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Criminal Attorney Oklahoma Defense Lawyer Adam R. Banner OKLAHOMA CRIMINAL DEFENSE ATTORNEY AT LAW
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The Oklahoma Legal Group Blog

Obama's Presidential Pardon Record

Adam Banner - Thursday, December 05, 2013

During his terms in office, President Obama has pardoned 11 drug offenders. By comparison, he has pardoned 10 turkeys. Please let that soak in.

While some folks take kindly to the annual turkey pardon tradition held at the White House, I am not one of them. I see too many individuals who have been in jail for too long with too little relief granted. The ceremony offends me when I take into account the lack of pardons that President Obama has bestowed on humans.

For the last five years, the possibility of a presidential pardon has become almost nonexistent, and frankly, I'm baffled. President Obama supposedly shares Attorney General Holder's opposition to long sentences for nonviolent charges, especially low-level drug crimes; nonetheless, we have seen nothing to lead our country to feel confident in the Commander-in-chief's supposed belief.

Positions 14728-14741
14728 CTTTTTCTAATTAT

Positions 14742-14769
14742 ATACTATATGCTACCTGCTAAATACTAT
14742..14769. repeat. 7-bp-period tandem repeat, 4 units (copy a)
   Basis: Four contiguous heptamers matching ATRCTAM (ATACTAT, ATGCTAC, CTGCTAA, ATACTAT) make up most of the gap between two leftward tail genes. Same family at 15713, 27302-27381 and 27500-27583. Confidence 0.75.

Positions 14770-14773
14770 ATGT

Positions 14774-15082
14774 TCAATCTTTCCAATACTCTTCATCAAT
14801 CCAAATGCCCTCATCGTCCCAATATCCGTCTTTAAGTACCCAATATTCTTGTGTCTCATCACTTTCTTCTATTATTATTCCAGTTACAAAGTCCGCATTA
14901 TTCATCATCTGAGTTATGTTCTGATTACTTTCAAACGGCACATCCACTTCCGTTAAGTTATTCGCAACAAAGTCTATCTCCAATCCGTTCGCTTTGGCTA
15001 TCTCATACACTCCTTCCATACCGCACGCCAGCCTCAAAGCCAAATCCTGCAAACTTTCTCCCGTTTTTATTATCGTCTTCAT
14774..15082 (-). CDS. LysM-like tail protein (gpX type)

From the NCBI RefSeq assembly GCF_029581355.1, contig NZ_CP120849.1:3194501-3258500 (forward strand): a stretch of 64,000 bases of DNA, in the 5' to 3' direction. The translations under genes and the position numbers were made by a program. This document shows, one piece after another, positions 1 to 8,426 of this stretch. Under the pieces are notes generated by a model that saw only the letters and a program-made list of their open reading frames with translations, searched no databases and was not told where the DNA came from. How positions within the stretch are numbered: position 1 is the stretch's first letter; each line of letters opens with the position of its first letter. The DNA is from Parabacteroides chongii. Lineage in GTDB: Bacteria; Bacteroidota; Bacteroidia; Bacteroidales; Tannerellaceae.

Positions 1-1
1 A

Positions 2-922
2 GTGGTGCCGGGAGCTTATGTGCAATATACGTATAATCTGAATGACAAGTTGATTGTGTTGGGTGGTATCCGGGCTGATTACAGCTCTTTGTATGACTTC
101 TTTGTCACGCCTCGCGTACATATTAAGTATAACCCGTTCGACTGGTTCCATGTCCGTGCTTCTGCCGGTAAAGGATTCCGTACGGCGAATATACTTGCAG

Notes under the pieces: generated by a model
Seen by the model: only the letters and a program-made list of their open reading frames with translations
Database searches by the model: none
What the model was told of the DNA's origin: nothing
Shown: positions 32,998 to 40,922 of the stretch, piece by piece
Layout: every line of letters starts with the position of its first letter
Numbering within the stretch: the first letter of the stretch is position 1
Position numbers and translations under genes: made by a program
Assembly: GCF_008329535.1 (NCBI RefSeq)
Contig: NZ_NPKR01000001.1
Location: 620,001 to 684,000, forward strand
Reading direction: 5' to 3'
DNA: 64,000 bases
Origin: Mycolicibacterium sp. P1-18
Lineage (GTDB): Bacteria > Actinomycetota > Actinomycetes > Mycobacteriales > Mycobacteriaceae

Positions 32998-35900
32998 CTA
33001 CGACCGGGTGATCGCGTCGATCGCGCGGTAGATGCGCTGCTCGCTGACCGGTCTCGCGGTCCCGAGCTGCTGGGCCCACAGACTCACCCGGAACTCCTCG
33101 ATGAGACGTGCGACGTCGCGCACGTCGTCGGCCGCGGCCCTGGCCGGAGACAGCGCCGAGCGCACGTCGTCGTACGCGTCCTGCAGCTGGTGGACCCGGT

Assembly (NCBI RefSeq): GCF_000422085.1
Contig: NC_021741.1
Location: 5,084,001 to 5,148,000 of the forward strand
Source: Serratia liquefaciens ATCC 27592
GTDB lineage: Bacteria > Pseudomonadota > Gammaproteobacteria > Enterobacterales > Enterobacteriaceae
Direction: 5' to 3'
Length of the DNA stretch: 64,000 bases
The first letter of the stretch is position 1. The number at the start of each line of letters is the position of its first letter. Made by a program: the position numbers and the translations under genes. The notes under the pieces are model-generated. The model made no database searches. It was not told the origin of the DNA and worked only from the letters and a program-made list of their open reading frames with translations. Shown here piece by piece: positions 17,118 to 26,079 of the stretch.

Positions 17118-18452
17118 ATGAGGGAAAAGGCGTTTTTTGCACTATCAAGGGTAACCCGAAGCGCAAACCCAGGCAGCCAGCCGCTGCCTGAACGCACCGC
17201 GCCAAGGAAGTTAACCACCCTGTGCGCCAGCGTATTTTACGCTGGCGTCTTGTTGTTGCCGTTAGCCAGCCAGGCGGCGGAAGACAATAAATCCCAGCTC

Moreover, Obama has granted one commutation of sentence. Yep, one single commutation.

What really gets me riled up though is the fact that we are talking about pardons and commutations as opposed to expungments. A pardon is different from an expungement or a sealing of one's criminal record. A pardon is merely an official proclamation of "forgiveness" on behalf of the government.

This forgiveness then allows the individual to have his or her civil liberties, such as gun ownership and voting rights, restored. When a person is pardoned, he or she does not get to withdraw or eliminate the finding of guilt...they are still a convicted felon, and that record will still be there.

Granted, I'd much rather be a pardoned felon than just a regular ol’ felon any day of the week. But the fact that so many individuals who have paid their debt to society are not allowed the common decency of a restoration of the rights we all hold as citizens troubles me greatly.

The same holds true with a commutation: it is not an expungement, and the record stays the same. The only thing that changes is the length of the sentence. A commutation is not as beneficial as a pardon, because you do not necessarily grain any civil liberties, but it is better than no relief at all.

With that in mind, it amazes me that our President has been so conservative with his awesome ability to alter lives. You can read more of my opinion on the subject in my Huffington Post article.







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